Poster 12: Design, Synthesis and Biological Testing of New Antimalarial Drug CandidatesRobert D. Clark1, Michael S. Lawless1, Walter S. Woltosz1
|1Simulations Plus, Inc.|
|The World Health Organization has estimated that over 200 million people suffered from malaria in 2010 and that over 600,000 people died from it that year . Growing problems with resistance to existing anti-malarial drugs makes identification of new drugs a high priority. We applied a series of state-of-the-art in silico tools to publicly available activity data from screens carried out on intact Plasmodium falciparum parasites to generate a handful of candidate molecules predicted to combine potency with good absorption, distribution, metabolism, excretion and toxicity (ADMET) properties.|
Here we will describe the overall process used to design these molecules and provide a status report on the compounds’ activity against the parasite as well as how their experimentally determined ADMET properties compared to the corresponding predicted values.
We applied modeling tools in ADMET Predictor™ to literature data to train predictive artificial neural net ensemble (ANNE) models of the quantitative structure-activity relationships (QSARs) for two potential target enzymes: the cyclin-dependent kinase Pfmrk1 and dihydroorotate dehydrogenase (PfDHODH). Those models were then used to predict inhibitory potencies against both targets for all 13,533 compounds identified as active in a blood culture screen recently made public by GlaxoSmithKline (Pubchem biossay AID 2306) . Applying these models and the substructure-based class generation technology in MedChem Studio™ to data from AID 2306, we identified one particular class of chemistry as likely to inhibit PfDHODH. Combinatorial elaboration of that class followed by in silico screening based on a wide variety of ADMET liabilities produced a set of candidate molecules that were further elaborated to include substituents not reported by GSK. Subsequent evaluation of likely dosage requirements by pharmacokinetic simulation using GastroPlus™ identified several novel molecular structures with attractive predicted efficacy and ADMET profiles. Seven candidates were synthesized and tested along with three precursors for biological activity as well as for some of their ADMET and pharmacokinetic properties.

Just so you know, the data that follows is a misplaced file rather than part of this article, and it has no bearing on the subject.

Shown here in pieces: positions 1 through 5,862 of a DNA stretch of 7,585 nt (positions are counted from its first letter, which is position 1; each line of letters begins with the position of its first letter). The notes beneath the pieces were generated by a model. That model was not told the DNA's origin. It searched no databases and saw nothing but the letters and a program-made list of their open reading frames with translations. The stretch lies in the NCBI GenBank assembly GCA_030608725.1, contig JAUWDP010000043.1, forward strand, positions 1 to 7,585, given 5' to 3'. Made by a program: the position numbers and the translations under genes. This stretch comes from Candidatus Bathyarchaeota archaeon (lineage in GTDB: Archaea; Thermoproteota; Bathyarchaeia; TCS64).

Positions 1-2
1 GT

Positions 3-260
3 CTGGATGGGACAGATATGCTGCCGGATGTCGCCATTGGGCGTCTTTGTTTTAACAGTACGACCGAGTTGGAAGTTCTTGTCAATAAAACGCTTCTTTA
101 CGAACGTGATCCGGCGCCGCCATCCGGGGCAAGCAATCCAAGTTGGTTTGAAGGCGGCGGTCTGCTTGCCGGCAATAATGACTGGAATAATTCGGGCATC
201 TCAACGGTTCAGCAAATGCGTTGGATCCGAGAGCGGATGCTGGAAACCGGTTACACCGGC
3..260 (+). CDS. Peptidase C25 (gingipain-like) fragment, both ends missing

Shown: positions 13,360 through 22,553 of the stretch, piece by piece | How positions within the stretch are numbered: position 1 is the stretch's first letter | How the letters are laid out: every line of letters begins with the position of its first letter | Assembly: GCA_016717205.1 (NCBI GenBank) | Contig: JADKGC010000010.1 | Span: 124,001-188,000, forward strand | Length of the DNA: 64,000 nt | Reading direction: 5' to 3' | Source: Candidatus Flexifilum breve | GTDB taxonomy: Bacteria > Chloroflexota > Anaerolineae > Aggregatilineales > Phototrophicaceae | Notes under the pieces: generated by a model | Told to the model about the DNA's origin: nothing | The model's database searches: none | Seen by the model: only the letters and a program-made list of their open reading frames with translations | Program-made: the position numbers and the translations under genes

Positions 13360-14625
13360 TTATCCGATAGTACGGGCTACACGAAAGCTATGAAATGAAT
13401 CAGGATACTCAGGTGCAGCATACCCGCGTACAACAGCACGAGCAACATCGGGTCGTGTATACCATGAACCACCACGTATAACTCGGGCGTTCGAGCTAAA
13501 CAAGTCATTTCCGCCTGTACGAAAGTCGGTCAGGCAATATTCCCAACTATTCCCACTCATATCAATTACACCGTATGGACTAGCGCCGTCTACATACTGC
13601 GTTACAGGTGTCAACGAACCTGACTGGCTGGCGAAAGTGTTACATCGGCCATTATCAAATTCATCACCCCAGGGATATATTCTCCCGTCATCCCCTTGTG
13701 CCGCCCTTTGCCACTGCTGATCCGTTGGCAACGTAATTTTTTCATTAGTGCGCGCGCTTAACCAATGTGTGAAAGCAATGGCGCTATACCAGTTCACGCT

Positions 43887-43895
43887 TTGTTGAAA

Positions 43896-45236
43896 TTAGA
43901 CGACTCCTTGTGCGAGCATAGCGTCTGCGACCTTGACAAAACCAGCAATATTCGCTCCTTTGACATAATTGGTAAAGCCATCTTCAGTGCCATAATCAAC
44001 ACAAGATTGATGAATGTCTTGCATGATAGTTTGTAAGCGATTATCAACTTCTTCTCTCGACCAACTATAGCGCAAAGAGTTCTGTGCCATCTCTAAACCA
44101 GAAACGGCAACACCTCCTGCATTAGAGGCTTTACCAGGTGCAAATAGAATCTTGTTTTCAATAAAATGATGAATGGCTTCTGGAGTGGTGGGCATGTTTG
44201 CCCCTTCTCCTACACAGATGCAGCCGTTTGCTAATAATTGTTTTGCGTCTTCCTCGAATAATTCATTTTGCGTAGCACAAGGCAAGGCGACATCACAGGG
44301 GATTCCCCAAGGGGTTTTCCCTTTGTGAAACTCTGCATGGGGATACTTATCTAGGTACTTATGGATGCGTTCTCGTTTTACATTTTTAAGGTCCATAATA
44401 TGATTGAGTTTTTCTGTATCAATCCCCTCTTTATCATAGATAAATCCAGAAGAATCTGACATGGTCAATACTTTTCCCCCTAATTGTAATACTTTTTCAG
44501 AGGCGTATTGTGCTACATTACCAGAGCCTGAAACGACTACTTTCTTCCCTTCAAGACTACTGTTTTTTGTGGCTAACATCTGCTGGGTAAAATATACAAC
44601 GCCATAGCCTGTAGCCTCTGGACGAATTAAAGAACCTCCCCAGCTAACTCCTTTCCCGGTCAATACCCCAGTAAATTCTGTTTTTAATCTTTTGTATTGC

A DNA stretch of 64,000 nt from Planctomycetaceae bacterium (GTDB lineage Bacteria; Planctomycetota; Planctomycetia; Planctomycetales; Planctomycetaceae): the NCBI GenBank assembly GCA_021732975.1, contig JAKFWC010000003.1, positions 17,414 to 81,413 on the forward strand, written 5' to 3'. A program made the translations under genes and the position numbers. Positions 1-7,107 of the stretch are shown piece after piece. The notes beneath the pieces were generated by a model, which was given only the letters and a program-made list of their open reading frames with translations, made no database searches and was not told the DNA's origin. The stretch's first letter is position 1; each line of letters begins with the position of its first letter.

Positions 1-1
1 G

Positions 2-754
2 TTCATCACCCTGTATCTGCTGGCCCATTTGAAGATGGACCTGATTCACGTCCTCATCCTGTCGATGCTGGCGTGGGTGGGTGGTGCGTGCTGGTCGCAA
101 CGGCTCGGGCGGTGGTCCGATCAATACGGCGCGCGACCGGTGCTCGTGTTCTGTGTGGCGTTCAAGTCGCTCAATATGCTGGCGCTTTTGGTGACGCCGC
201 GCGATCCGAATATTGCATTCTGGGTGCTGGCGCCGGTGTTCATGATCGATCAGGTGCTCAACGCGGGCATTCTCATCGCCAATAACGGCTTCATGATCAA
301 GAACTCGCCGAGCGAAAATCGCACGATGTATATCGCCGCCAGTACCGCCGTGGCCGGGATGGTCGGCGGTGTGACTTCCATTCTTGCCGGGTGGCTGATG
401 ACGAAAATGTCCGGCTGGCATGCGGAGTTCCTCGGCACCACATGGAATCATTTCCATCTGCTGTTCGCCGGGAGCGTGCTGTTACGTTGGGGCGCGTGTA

All seven candidates exhibited half-maximal growth inhibition at concentrations at or below 10?M when assayed against wild-type parasites in blood culture; and five had XC50s below 1?M. Two had XC50s below 100nM, which was better than any example of the class reported by GSK. Although all were less potent when measured against chloroquine-resistant strains of the parasite, the two most active analogs still exhibited sub-micromolar XC50s.
pKa, log D, solubility and cytochrome P450 (CYP) susceptibilities for the candidates were well-predicted, and although the predicted rank-order of in silico estimates of half-life were confirmed by measurements in human liver microsomes. Nonetheless, half-lives were too short for any of them to be clinical candidates. The in silico design methods were remarkably successful, however, in identifying and advancing a promising area of antimalarial chemistry with a very limited expenditure of time and money.
This proof-of-concept demonstration showed that these in silico tools could be applied to phenotypic screening data to efficiently design novel molecules active against a selected target and with overall good ADMET properties. The seven candidates all exhibited good-to-excellent potencies in culture and hit all tested ADMET targets other than CYP 3A4 stability. More work remains to be done before compounds from this structural class might make it to the clinic, but preliminary analysis suggests a number of next-generation analogs whose synthesis may address the shortcomings of the compounds prepared to date.
1. World Malaria Report 2011 (see http://www.who.int/malaria/world_malaria_report_2011/wmr2011_ summary_keypoints.pdf)
2. F-J Gamo, LM Sanz, J Vidal, C de Cozar, E Alvarez, J-L Lavandera, DE Vanderwall, DVS Green, V Kumar, S Hasan, JR Brown, CE Peishoff, LR Cardon, JF Garcia-Bustos. Nature, 2010, 465, 305-310.